It's always a bad hair day when you work at a pool.
  • jkormanikjkormanik Boise, IdahoMember
    Thank you all for your input! I've decided, for now, to swim with a masters group 2-3 days a week and swim 2 days a week on my own.

    My first masters was this past Monday and...wouldn't you know it...IM Monday! I struggled and only swam 2450 in the hour. Instead of feeling down, I was proud of the accomplishment (not having swum IM ever). In order to "get my yards in...I swam open water in the evening. I got around 1.3 miles of OW done.

    Which begs an additional question...who does "split" workouts? I know from my triathlon days so long as the exercises are within, say, 12 hours, the physiological effect is the same as had the exercise been done in a single session.
  • wendyv34wendyv34 Member
    Oh no, IM MONDAY! LOL! While I've done IMs, I don't regularly train for them. Ouch! But seriously, doing the other strokes is good for you. It takes peer pressure from someone else to actually make me do something other than free and back.

    I do doubles (split) sometimes.

    If I have a short (1-2 mile) OWS race in the morning, I like to go to the pool later and get in an interval workout. When I don't have a race on the weekend, I'll go to the pool for a workout in the AM, then go down to the harbor in the PM to swim with our little OW club, when the tide is up to a reasonable level.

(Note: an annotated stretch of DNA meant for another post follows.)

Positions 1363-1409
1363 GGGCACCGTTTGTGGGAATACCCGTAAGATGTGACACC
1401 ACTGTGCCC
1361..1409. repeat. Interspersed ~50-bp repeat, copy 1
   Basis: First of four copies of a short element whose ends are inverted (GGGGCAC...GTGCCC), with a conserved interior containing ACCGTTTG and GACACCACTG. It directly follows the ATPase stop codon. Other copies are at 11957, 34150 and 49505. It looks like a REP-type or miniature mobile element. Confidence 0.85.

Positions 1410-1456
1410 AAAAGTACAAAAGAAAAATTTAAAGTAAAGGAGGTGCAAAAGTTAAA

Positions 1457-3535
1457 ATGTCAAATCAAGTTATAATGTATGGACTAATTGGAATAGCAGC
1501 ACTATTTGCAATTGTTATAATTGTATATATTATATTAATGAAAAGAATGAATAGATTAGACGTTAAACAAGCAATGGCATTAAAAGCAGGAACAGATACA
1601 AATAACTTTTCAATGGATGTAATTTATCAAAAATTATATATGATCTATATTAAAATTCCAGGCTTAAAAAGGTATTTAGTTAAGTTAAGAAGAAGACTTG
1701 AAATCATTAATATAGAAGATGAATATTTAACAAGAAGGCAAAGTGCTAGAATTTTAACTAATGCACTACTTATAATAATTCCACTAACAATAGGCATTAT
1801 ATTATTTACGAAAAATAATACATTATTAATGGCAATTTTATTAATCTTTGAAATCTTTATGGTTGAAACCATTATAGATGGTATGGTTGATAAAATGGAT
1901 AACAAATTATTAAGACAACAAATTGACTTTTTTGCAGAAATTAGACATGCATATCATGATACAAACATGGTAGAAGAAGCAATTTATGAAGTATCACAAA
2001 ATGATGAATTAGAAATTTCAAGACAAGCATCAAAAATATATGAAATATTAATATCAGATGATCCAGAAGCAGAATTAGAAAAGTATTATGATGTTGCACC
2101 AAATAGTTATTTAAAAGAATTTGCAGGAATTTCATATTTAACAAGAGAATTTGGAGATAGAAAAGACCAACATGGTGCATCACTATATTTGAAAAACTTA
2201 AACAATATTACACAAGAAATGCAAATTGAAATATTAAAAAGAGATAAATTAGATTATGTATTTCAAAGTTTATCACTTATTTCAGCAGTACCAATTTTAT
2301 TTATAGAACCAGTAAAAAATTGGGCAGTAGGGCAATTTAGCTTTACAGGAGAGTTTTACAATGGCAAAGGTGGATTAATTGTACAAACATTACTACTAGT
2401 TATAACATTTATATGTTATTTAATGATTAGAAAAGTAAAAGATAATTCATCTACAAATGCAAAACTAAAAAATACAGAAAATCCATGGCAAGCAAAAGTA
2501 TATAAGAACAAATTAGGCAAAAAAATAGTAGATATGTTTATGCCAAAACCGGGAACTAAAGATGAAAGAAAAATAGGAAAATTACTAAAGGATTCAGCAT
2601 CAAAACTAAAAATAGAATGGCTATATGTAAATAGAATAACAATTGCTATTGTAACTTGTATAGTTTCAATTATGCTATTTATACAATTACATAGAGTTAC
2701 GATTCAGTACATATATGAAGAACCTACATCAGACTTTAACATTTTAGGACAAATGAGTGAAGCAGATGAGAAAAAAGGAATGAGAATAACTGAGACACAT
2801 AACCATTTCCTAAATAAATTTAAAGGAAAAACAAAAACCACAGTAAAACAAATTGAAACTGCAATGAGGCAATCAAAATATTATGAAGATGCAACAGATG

I work at a pool and sometimes I don't have enough available time or pool space to get it all in at once, so I might swim twice there.

    Swimming twice can be a good way to move your daily yardage up without undue suffering. 2x4000s is initially easier than tackling 8000 after work some evening. Once you've done a longer distance in 2 workouts, it seems much more do-able all at once.
    It's always a bad hair day when you work at a pool.
  • I also do doubles 4x/wk and it is interesting to hear from others how this benefits training. I too work at a pool so swimming every day and twice for some is just part of the day. Everyone thinks I'm a nutter.;)